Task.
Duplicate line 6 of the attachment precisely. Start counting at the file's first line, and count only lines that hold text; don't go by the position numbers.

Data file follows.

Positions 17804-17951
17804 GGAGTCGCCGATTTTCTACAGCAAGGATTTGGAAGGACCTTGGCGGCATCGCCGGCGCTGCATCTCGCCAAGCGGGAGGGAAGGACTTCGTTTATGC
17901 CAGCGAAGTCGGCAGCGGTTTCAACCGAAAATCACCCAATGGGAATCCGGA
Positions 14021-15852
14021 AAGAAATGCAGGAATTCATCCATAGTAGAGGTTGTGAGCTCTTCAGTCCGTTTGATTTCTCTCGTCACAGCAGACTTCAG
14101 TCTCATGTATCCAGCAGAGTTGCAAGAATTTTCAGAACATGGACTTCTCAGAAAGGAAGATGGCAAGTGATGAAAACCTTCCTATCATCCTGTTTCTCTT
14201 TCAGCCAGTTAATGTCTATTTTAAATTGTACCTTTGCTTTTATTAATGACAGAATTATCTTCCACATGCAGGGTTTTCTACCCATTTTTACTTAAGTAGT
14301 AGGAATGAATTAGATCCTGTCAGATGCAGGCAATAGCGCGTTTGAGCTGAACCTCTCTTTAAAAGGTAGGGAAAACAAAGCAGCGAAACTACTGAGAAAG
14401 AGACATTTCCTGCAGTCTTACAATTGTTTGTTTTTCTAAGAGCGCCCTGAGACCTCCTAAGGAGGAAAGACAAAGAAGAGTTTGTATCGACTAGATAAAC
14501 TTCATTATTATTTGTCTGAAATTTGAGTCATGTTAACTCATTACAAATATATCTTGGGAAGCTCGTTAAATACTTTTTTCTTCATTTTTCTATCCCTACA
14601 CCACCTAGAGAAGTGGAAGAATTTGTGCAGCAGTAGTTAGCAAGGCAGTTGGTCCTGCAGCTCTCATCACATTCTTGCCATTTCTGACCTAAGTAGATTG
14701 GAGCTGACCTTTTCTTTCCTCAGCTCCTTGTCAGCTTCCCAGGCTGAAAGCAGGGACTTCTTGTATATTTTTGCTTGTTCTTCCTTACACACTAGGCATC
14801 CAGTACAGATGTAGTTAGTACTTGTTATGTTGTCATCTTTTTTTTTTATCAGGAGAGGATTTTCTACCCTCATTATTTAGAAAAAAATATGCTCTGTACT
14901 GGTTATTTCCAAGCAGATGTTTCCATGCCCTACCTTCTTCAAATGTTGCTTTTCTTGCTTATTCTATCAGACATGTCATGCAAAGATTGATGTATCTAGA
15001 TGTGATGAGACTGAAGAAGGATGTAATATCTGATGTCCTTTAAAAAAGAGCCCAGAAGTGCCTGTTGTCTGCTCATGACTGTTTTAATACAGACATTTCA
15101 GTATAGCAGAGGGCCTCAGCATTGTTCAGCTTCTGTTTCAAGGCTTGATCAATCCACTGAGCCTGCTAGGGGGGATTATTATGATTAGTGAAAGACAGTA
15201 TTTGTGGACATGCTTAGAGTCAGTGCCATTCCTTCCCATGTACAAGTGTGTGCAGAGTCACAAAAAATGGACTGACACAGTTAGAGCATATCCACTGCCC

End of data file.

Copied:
14101 TCTCATGTATCCAGCAGAGTTGCAAGAATTTTCAGAACATGGACTTCTCAGAAAGGAAGATGGCAAGTGATGAAAACCTTCCTATCATCCTGTTTCTCTT